I like Airbnb. We’ve used the service to temporarily relocate when our house was being renovated. My spouse used it to be as close to his mother’s elderly boarding house when visiting her in California. We’ve stayed in people’s second bedrooms in NYC. We’ve also hosted Airbnb guests in the room that now belongs to Destruct-O-baby and I’m allowing a tenant for a one bedroom house in Baltimore to be an Airbnb host. So, I’ve had good experiences because it has allowed us to see how other people live. And when the situation requires it, we stay in a hotel.
I’m still feeling frustrated after last night’s BACA meeting where the staff member from Councilman McDuffie’s office touched upon it. The complaints of noise and trash regarding bad Airbnb guests reminded me of the complaints residents made about Section 8 (or suspected Section 8) renters. The problem isn’t length of stay, it’s the people.
When I first moved into the TC neighborhood, Section 8 was shorthand for bad neighbors. Section 8, which goes by different names depending on location, is subsidized housing. In THEORY, renters would be on their best behavior because they could lose their subsidy if they had drug dealing in the home, or were a nuisance. Yeah, that didn’t work. For one you couldn’t find out if a house was a Section 8 house because of privacy. With noise, everyone who has ever called the cops on their neighbors about a blasting stereo or thumping noise, knows how that plays out. Now there were other houses I suspected of being Section 8 where the occupants were quiet and clean. So the problem wasn’t the Section 8 program so much as it was the people in the Section 8 houses and the poor enforcement.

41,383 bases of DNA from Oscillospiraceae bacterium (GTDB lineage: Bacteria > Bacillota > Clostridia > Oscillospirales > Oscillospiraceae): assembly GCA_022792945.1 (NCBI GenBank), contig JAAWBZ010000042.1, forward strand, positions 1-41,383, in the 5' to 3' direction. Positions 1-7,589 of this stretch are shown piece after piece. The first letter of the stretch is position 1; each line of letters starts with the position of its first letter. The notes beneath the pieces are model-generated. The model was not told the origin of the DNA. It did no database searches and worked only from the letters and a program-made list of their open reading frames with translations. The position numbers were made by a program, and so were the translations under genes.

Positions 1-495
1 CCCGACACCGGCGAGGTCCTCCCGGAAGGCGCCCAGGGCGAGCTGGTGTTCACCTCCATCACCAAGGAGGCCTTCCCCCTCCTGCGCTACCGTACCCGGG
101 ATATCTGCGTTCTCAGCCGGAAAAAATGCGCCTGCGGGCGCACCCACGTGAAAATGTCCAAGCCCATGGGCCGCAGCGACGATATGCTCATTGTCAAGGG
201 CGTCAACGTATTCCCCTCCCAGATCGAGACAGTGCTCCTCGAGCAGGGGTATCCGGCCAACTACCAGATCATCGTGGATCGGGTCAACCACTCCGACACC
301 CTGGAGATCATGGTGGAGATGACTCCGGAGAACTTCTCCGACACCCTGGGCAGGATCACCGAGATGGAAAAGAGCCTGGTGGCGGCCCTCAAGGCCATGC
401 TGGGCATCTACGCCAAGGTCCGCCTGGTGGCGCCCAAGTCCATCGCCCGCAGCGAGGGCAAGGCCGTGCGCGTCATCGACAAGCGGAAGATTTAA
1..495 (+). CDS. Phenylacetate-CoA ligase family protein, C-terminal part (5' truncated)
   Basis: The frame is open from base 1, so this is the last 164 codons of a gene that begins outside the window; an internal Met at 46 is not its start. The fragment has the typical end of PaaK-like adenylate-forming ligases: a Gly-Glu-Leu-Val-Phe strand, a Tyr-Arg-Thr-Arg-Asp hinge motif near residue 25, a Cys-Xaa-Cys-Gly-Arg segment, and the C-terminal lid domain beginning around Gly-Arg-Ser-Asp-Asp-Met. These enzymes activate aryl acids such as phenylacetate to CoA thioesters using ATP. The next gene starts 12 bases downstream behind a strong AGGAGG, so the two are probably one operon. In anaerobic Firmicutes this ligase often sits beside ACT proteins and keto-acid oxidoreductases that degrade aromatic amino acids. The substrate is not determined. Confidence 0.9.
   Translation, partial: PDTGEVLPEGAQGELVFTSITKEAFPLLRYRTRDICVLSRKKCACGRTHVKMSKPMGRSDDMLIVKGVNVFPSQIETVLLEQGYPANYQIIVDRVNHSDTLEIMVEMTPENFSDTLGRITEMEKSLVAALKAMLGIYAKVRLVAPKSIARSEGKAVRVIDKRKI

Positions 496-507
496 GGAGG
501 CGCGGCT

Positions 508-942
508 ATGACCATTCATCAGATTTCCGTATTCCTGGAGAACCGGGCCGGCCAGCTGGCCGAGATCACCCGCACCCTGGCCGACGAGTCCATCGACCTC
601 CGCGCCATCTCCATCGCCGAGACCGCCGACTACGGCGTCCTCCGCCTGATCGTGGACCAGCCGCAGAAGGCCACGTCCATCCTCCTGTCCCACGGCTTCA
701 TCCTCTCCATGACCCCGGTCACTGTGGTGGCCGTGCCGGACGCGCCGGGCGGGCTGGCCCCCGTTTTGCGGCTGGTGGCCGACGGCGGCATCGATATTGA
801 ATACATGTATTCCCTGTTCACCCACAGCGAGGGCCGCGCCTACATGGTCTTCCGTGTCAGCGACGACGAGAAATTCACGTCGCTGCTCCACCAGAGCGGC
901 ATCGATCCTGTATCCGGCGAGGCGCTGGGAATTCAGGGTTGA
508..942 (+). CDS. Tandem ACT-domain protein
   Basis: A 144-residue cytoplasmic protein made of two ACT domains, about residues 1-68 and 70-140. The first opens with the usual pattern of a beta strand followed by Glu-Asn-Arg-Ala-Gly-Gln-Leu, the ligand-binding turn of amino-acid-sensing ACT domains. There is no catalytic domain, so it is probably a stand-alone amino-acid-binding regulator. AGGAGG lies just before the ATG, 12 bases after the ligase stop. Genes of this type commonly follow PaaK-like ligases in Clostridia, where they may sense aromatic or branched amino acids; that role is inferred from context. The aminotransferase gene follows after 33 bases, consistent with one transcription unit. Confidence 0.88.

Later the economics of things made it so there were more owners, so the subsidized renters became limited to the co-ops and other apartment buildings. Then those owners moved and rented out their homes to young adults who were oblivious to certain ways of doing things, like trash day, and how to get bulk pick up. These mishaps are not just for renters, sometimes owners and other people who are hard to categorize will leave trash, make noise, and be irresponsible.
There are other problems with the proposed Airbnb legislation before the city council. The concerns about noise and trash remind me of the complaints about Section 8 renters about 15+ years ago. The good thing about Airbnb renters, at least they go away and you’re not stuck with bad neighbors for years on end.
There are dozens of churches that existed in general Shaw area in the 1950s that are no longer around. Some church congregations moved, some churches are closed by their denomination, there are a variety of reasons. The Lincoln Memorial Congregational Temple at 11th and R St NW, 2-3 blocks from the Shaw metro R Street exit had its last service this weekend.